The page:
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And by a process similar to that employed in the proof of Lagrange's Theorem, it may be shewn that

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dz d%z

In all these equations let x = 0; then z = a0) ^ = au = °3'

<Pz

-t-t= as,...; and y = /(ao); in whatever manner therefore the

flu.

dy d^y

values of ~, , ... given in (155), (156), (157), ... are composed of f(z),f\z), f"{z),... combined with ^, ~, i

in the same manner will these values, when x = 0, be composed of f(tio), /'(ao)> / "(flo), • • • combined with a1.O2.a3> • • • • From this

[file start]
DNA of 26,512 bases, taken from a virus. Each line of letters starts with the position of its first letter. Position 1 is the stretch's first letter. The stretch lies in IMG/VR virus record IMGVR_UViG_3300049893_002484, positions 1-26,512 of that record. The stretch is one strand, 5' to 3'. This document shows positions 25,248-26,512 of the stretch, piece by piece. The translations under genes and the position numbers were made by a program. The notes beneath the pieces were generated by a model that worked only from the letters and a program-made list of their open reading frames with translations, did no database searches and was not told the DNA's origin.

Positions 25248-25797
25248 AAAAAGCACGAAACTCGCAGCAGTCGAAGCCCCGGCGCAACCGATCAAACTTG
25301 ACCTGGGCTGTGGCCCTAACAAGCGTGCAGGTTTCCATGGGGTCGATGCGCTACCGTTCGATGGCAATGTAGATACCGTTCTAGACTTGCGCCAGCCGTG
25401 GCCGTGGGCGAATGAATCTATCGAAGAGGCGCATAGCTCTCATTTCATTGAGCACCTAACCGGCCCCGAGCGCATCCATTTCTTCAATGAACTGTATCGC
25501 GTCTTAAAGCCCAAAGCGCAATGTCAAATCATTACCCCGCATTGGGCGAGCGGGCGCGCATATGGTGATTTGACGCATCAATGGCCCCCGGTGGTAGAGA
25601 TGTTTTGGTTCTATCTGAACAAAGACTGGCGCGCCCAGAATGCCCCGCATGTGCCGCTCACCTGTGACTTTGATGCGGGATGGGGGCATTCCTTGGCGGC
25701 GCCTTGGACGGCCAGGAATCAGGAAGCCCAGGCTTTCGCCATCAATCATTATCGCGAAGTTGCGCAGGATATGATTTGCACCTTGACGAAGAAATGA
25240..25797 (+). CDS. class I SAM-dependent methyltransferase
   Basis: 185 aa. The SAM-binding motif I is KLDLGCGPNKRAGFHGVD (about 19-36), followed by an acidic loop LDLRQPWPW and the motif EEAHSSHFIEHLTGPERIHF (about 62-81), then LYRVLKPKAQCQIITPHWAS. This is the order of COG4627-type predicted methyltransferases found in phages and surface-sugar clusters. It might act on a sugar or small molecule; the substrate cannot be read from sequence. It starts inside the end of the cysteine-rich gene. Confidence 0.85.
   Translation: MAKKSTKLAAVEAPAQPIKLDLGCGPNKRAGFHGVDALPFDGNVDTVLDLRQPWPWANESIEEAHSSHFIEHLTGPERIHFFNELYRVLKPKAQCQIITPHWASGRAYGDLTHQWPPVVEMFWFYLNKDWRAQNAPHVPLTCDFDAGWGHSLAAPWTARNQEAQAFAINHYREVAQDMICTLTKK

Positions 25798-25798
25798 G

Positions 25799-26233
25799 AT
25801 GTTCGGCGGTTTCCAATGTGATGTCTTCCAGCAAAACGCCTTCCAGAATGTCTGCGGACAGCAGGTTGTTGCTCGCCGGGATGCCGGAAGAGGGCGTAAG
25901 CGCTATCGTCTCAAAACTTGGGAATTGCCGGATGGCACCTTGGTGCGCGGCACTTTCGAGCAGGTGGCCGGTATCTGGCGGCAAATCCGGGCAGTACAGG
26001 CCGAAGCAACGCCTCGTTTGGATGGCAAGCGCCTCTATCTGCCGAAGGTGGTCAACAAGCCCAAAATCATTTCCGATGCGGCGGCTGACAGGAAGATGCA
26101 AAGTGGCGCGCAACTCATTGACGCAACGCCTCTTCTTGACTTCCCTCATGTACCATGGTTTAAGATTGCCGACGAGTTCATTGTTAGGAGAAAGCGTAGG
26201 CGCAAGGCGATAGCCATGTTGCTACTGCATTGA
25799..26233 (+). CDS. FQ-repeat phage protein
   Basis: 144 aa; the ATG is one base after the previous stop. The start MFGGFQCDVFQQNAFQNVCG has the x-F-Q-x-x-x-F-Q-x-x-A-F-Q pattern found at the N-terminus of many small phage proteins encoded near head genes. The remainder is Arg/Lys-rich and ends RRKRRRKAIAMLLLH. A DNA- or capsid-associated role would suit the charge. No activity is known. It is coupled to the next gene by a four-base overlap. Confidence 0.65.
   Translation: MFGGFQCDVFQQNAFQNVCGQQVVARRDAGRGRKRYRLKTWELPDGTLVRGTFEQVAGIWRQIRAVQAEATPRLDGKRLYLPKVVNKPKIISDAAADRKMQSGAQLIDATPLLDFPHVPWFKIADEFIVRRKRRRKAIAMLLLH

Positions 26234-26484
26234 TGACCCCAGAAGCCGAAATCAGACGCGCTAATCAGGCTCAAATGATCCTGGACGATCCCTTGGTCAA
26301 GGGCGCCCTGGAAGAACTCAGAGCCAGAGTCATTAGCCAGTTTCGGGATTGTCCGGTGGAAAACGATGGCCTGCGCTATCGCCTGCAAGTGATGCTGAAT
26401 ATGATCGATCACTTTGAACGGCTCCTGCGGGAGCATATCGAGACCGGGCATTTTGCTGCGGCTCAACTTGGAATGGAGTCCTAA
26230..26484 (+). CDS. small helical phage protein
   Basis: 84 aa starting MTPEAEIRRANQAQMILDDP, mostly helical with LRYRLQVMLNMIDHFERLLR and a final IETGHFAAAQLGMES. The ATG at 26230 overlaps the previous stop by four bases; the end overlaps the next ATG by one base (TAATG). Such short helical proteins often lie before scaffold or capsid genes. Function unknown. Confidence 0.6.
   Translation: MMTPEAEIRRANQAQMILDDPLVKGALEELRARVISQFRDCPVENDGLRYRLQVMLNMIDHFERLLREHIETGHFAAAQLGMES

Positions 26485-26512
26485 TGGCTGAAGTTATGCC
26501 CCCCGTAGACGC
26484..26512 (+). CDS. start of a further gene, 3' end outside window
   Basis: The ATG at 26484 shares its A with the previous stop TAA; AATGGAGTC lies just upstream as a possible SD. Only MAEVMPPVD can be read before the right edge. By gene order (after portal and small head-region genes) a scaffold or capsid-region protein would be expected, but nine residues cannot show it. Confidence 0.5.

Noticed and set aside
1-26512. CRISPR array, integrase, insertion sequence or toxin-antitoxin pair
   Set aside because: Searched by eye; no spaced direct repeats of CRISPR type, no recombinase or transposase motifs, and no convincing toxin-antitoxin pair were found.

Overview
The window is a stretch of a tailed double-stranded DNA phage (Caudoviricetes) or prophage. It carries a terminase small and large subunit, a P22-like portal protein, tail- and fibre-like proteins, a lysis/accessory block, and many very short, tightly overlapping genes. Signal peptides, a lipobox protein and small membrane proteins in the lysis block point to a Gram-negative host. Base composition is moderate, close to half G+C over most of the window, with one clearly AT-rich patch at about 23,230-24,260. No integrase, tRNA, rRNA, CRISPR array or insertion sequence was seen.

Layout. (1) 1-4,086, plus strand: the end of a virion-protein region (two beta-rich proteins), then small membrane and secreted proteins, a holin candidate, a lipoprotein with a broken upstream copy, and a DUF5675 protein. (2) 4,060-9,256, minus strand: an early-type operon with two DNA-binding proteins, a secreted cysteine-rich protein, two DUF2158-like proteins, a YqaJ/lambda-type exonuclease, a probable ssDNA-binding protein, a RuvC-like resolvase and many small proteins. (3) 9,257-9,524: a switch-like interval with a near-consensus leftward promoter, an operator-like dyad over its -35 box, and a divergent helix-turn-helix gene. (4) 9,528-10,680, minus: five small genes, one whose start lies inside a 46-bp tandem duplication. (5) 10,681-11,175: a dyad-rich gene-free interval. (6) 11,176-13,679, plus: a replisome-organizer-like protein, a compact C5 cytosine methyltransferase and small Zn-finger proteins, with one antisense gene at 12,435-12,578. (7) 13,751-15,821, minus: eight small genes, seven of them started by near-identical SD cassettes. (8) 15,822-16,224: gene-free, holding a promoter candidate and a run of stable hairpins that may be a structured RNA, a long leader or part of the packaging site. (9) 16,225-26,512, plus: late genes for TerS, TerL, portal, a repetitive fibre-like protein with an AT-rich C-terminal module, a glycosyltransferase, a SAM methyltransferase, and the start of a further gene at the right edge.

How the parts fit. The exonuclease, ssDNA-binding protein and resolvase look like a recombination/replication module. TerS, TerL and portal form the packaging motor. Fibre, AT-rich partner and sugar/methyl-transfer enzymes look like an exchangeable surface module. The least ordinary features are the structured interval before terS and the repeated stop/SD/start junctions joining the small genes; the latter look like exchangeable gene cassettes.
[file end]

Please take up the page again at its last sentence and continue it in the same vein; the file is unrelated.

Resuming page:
peculiarity we may deduce the following process; is the

differential of /(oo) on the supposition that dao = ax; [^jQ is

the second differential of /(ao) on the supposition that da<> = au

[dnv~\
is the «th differential of f(a0) on the

supposition that da0 = al5 o"ai = a%, da2 = a3,... dan_i = a„. In
this power of substituting new constants for the differentials of
other constants does Arbogast's method of derivation consist.
If therefore we replace the successive coefficients of the powers

of x in Maclaurin's Series, equation (13), Art. 58, by their values determined as above, we have

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